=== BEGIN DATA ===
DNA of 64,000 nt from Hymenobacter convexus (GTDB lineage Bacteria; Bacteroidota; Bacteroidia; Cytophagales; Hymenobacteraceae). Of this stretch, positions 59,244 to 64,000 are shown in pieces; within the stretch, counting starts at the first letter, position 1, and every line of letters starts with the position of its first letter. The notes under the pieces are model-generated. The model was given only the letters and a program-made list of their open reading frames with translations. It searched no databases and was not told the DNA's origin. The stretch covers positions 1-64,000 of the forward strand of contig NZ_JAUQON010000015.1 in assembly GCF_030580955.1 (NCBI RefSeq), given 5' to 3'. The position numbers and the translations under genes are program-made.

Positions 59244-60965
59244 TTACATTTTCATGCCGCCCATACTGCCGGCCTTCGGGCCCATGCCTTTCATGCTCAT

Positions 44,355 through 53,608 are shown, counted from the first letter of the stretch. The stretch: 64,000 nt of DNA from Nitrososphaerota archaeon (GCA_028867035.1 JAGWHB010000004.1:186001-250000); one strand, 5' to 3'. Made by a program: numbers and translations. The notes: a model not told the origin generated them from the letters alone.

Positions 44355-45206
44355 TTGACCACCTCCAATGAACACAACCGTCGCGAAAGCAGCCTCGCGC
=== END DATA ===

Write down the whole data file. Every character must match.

DNA of 64,000 nt from Hymenobacter convexus (GTDB lineage Bacteria; Bacteroidota; Bacteroidia; Cytophagales; Hymenobacteraceae). Of this stretch, positions 59,244 to 64,000 are shown in pieces; within the stretch, counting starts at the first letter, position 1, and every line of letters starts with the position of its first letter. The notes under the pieces are model-generated. The model was given only the letters and a program-made list of their open reading frames with translations. It searched no databases and was not told the DNA's origin. The stretch covers positions 1-64,000 of the forward strand of contig NZ_JAUQON010000015.1 in assembly GCF_030580955.1 (NCBI RefSeq), given 5' to 3'. The position numbers and the translations under genes are program-made.

Positions 59244-60965
59244 TTACATTTTCATGCCGCCCATACTGCCGGCCTTCGGGCCCATGCCTTTCATGCTCAT

Positions 44,355 through 53,608 are shown, counted from the first letter of the stretch. The stretch: 64,000 nt of DNA from Nitrososphaerota archaeon (GCA_028867035.1 JAGWHB010000004.1:186001-250000); one strand, 5' to 3'. Made by a program: numbers and translations. The notes: a model not told the origin generated them from the letters alone.

Positions 44355-45206
44355 TTGACCACCTCCAATGAACACAACCGTCGCGAAAGCAGCCTCGCGC